As scientist and writer Sharon Beder has also explained, the media might talk about the serious consequences of AGW, but they very rarely explain how much industry is funding efforts to twist and mangle the empirical science to bolster a pre-determined worldview. This could be because the media is either owned by large corporations that have a vested interest in denial, or else they depend on corporate advertising as the major source of their funding. One can not underestimate the amount of coverage given to the denial lobby in the MSM. Its huge.

    Over here in Holland, a few days after the IPCC report came out last January, several of the papers here went into ‘adaptation and denial’ mode within a few days. One of the broadsheets ran much of their front section on articles explaining how the Dutch have the technology to prevent flooding as the sea level rises from AGW. This was followed by an op-ed by a British climate change sceptic in the editorial section arguing that climate change was natural anyway, so that there was nothing to worry about. It was a classic example of ‘A & D’ in practice.

  6. #6 guthrie
    January 23, 2008

    BillBodell- it would be worth doing a study on media reporting. In my own limited experience here in the UK, you have several broadsheets which will report the science, however the journalist mangles it, and the scientific consensus. However they tend to also allow people like Lomborg to have a say in the opinion pages, and certainly kooks are forever writing letters to the papers saying global warming is all bunk. But in pursuit of profits and their mythical balance, the papers do tend to print a fair bit of disinformation. How much, I cannot tell.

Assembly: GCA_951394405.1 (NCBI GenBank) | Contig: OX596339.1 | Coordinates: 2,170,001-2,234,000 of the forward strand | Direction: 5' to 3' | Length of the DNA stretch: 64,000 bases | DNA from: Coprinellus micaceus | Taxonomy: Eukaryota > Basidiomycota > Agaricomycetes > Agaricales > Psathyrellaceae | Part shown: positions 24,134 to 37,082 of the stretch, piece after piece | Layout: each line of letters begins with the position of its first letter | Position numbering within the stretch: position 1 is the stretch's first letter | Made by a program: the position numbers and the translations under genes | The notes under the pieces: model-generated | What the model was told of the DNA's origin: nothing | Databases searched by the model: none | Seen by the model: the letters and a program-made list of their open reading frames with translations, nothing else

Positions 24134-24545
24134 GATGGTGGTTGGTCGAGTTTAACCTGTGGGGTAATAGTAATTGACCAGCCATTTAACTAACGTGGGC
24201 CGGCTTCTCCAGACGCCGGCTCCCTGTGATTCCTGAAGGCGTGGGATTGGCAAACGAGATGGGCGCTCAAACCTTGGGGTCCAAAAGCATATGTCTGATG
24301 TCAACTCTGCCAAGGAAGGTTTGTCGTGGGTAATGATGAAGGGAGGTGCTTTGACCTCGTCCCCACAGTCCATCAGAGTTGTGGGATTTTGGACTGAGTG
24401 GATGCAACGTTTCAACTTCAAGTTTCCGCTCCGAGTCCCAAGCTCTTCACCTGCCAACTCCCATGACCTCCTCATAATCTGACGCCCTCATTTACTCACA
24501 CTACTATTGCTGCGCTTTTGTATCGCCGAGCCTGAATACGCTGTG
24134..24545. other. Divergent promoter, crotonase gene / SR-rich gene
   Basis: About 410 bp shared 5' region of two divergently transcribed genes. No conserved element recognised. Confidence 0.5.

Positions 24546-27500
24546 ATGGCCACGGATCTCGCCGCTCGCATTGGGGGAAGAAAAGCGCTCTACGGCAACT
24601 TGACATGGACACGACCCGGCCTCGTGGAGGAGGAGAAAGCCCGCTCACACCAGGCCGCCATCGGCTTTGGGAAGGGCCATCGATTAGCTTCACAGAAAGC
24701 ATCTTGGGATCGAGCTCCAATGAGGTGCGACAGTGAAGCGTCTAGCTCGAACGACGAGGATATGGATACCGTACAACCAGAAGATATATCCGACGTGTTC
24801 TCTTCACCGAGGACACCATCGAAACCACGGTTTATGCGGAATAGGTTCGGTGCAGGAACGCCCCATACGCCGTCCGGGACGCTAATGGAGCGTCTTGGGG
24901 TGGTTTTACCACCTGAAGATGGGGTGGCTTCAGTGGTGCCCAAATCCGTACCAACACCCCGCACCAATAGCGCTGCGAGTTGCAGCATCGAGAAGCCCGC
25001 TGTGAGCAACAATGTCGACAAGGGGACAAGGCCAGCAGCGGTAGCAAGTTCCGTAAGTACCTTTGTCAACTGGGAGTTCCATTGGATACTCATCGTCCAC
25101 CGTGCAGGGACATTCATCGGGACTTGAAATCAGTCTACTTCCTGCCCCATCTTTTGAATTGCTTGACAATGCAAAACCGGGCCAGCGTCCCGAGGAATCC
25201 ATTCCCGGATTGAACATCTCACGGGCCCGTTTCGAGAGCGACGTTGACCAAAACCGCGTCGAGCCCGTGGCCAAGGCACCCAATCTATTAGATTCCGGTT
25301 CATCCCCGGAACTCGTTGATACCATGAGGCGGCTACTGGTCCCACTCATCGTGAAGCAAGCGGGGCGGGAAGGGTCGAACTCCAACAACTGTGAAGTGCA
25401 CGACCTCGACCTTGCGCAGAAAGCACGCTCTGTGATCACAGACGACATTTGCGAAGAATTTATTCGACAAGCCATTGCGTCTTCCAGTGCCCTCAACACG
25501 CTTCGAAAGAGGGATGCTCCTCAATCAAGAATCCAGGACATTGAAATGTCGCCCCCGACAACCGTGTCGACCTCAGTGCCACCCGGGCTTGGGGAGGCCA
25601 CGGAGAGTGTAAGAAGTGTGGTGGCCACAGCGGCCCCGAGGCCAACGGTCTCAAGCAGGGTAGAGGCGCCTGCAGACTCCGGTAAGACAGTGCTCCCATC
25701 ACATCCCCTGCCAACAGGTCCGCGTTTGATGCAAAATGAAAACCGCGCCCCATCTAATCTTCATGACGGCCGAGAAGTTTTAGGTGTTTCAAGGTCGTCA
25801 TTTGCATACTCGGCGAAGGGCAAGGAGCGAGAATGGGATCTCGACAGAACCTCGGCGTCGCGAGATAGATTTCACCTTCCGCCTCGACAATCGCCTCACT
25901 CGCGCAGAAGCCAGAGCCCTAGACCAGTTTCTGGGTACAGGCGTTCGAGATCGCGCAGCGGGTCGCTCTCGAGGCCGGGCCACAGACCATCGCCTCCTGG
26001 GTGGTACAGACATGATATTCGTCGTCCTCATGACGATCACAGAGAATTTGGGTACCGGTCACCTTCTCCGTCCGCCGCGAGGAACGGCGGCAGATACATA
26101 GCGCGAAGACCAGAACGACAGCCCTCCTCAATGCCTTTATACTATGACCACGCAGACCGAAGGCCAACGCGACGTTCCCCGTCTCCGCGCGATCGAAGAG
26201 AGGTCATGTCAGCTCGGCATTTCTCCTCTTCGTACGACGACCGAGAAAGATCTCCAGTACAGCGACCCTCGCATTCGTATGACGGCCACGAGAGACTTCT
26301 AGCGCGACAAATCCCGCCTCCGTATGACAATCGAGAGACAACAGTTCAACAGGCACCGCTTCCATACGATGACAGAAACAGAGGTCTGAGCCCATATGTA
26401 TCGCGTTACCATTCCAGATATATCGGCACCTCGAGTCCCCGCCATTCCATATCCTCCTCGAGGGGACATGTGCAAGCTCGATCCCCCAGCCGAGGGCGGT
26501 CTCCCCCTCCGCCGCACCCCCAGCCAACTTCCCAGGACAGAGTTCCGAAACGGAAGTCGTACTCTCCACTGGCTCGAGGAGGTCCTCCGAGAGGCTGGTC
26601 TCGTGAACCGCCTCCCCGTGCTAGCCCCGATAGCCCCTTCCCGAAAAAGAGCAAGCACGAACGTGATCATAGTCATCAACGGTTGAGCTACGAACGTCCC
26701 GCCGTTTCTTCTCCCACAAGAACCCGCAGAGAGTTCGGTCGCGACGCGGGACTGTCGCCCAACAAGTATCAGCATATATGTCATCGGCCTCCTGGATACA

7. #7 Barton Paul Levenson
    January 23, 2008

    Hank — I think you have a good point about past industry anti-regulation campaigns. Didn’t they also say passing the Clean Air Act would destroy the American economy?

  8. #8 Dano
    January 23, 2008

    Thank you P Lewis!



  9. #9 TCO
    January 24, 2008


    You seem to have a head on your shoulders, to be fair, and to be “discover the truth” versus “help my side” focused.

    At one time, I was very intrigued and politically sympathetic to Steve’s writings. But I have seen a pattern of significantly skewed behaviour. Criticism of his skewedness may itself have errors (Steve is awfully opaque and meandering and his opponents are not always precise in pinning him down.) But the main point is that when you go down the rabbit hole, you find equivocation, mischaracterization, confounded variables, failure to ask key questions, etc. (and with Steve, they slant in his favor).

    Check out this series of posts:

    You are very good at looking at timestamps and such, so will let you figure this out on your own, but I do call your attention to these things:
    -now in-line correction on first post was added several days after the issue was first surfaced and only after significant embarressment (i.e. grudgingly). Note also that this correction is undated, that it is written in such a way as to give the false impression that ASOS is close to the parking lots, and thus attempts to still have people see his post as significant (rather than as a blatantly false impression). Note also how the comment is inline, rather than up front.
    -the last post had major portions changed after it was first posted, with no comments that that had been done (this is common Steve behavior).

  10. #10 Majorajam
    January 25, 2008


    McI just over and over manages to destroy any credibility he attains, it’s so self-destructive it’s sad to watch happen.

    The thing is, irrespective of where he started out on the issue, or where he could’ve ended up under different circumstances, he’s now a hero to a movement, and that’s pretty potent stuff. Of course, the challenge for him is going to be to diversify. Endlessly tilting at the Hockey Stick isn’t going to keep the peanut gallery interested. Hence, that other bete noir of the conspiracy minded right: Hansen. I wonder the extent to which the ambition to keep and build upon the accolades that he has received is leading to more overt fudges like this one. Irrespective, it’s nice to see Lambert, Eli and co have him well boxed in.

  11. #11 Dano
    January 25, 2008

    Welcome to the RBC, TCO.



  12. #12 TCO
    January 26, 2008

    What’s up little Dano?